At the Electricity Transformation Canada conference in Toronto, the Canadian Renewable Energy Association (CanREA) called for electricity sector decision-makers to embrace a new vision for the role of wind energy, solar energy, and energy storage in powering Canada’s journey to net-zero by 2050.

“As Canada sets out on a transformative journey to reach net-zero GHG emissions by 2050, we need a powerful boost from wind energy, solar energy, and energy storage,” said Robert Hornung, president and CEO of CanREA. “These technologies will play a central role in driving the rapid decarbonization and massive expansion of electricity production required to make net-zero a reality.”

Powering Canada’s Journey to Net-Zero: CanREA’s 2050 Vision presents an illustrative, but realistic, scenario to support this net-zero target by relying on Canada’s abundant and low-cost wind and solar energy resources to supply two-thirds of the new electricity required by 2050. This requires an almost ten-fold expansion in this country’s wind and solar energy capacity in the next 29 years.

“We have no time to waste. Getting to net-zero by 2050 will require Canada to build out wind energy, solar energy and energy storage at an unprecedented scale and speed,” said Hornung. “Our industries are up to the challenge, but require clear signals from governments, increased collaboration among electricity sector decision-makers, and immediate actions to address existing barriers to this urgent deployment.”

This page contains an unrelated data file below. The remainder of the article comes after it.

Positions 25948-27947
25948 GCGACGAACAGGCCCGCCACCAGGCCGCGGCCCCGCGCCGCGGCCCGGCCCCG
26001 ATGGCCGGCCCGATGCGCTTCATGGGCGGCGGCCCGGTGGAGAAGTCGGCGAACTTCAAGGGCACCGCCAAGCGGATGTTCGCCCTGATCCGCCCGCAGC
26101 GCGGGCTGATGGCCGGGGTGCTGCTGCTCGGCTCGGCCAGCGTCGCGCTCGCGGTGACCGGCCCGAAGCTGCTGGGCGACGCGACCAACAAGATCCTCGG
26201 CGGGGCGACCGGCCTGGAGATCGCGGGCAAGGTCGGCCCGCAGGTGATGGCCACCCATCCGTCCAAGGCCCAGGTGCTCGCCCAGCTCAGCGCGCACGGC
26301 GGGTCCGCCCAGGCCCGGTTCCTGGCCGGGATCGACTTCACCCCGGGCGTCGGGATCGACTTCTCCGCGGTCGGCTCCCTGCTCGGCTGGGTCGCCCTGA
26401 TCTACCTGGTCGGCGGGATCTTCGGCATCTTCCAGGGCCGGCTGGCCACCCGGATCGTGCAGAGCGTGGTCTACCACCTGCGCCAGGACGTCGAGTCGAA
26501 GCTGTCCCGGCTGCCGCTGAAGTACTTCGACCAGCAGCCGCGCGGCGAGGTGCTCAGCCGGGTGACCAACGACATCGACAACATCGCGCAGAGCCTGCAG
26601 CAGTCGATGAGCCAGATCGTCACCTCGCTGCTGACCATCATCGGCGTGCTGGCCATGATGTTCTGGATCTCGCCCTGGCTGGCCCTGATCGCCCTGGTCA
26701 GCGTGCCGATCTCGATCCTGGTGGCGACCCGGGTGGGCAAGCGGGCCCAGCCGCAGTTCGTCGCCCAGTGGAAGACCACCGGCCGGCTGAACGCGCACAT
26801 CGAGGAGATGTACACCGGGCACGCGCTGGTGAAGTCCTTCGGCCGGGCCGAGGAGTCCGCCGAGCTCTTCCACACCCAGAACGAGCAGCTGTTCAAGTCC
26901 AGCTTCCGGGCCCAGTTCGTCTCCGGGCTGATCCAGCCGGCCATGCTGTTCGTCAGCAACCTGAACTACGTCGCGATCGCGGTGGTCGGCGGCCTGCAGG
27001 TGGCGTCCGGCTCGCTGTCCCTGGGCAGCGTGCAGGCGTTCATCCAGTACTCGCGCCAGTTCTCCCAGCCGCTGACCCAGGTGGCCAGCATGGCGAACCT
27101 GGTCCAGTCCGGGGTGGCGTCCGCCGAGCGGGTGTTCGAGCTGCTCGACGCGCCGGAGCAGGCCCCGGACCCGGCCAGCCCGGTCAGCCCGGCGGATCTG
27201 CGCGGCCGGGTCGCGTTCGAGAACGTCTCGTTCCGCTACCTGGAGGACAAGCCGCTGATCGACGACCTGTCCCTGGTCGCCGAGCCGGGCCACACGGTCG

CanREA’s 2050 Vision outlines five key tasks and 15 immediate actions required from governments, utilities, regulators and system operators to enable this pathway to net-zero.

The key tasks on the proposed to-do list include:

  1. Decarbonization of the electricity system by 2035,
  2. Modernization of electricity markets and regulatory structures,
  3. Diversification and expansion of procurement opportunities,
  4. Prioritization of efficient use and regional approaches to transmission infrastructure,
  5. Implementation of comprehensive strategies to support increased use of decarbonized electricity and green hydrogen.
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“We need to rapidly build new capacity throughout Canada. Our industries recognize that ensuring community support and customer satisfaction, creating economic advantages for Canada and its communities, and contributing to sustainability and environmental protection are critical elements for success,” said Hornung.

Featured image: Ontario Minister of Energy Todd Smith at Electricity Transformation Canada conference on Nov. 18, 2021. (CanREA)


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